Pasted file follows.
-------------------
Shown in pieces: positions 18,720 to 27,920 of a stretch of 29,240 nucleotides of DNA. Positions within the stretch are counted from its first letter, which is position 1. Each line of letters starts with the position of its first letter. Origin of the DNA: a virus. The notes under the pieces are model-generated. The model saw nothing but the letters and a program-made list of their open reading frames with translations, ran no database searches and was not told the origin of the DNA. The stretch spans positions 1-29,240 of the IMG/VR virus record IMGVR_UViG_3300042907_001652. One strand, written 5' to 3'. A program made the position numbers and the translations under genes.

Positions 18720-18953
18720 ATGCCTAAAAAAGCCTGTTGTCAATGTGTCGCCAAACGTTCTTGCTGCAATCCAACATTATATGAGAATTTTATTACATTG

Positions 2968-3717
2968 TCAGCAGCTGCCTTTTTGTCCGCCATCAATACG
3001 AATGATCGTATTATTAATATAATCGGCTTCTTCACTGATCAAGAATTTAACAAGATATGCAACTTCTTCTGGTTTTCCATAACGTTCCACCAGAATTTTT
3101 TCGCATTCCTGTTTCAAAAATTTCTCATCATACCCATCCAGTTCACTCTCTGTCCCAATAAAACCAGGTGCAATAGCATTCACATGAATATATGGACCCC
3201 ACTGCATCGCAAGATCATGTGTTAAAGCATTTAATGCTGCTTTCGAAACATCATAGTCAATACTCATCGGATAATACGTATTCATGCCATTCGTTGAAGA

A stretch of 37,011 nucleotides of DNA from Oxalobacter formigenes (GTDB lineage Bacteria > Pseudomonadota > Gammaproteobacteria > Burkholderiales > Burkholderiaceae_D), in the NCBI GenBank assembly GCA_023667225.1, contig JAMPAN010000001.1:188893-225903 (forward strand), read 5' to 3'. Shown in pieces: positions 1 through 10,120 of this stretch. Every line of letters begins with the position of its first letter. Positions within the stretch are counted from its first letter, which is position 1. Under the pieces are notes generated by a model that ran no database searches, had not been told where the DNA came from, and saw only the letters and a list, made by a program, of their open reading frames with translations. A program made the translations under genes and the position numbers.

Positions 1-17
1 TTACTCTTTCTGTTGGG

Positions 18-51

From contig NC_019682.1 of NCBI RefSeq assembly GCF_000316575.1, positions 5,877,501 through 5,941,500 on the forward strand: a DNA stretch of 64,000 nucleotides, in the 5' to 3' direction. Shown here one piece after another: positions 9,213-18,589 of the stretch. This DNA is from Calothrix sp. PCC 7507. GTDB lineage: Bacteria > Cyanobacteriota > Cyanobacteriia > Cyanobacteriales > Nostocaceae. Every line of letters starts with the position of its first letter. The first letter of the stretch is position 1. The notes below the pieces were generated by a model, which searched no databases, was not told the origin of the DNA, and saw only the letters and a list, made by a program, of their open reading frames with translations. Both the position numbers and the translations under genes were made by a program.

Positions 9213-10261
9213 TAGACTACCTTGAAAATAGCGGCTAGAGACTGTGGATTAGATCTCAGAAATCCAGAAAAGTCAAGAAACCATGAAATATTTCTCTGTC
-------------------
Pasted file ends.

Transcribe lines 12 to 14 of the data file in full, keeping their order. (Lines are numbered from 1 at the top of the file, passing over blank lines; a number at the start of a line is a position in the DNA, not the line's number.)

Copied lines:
Positions 18-51

From contig NC_019682.1 of NCBI RefSeq assembly GCF_000316575.1, positions 5,877,501 through 5,941,500 on the forward strand: a DNA stretch of 64,000 nucleotides, in the 5' to 3' direction. Shown here one piece after another: positions 9,213-18,589 of the stretch. This DNA is from Calothrix sp. PCC 7507. GTDB lineage: Bacteria > Cyanobacteriota > Cyanobacteriia > Cyanobacteriales > Nostocaceae. Every line of letters starts with the position of its first letter. The first letter of the stretch is position 1. The notes below the pieces were generated by a model, which searched no databases, was not told the origin of the DNA, and saw only the letters and a list, made by a program, of their open reading frames with translations. Both the position numbers and the translations under genes were made by a program.

Positions 9213-10261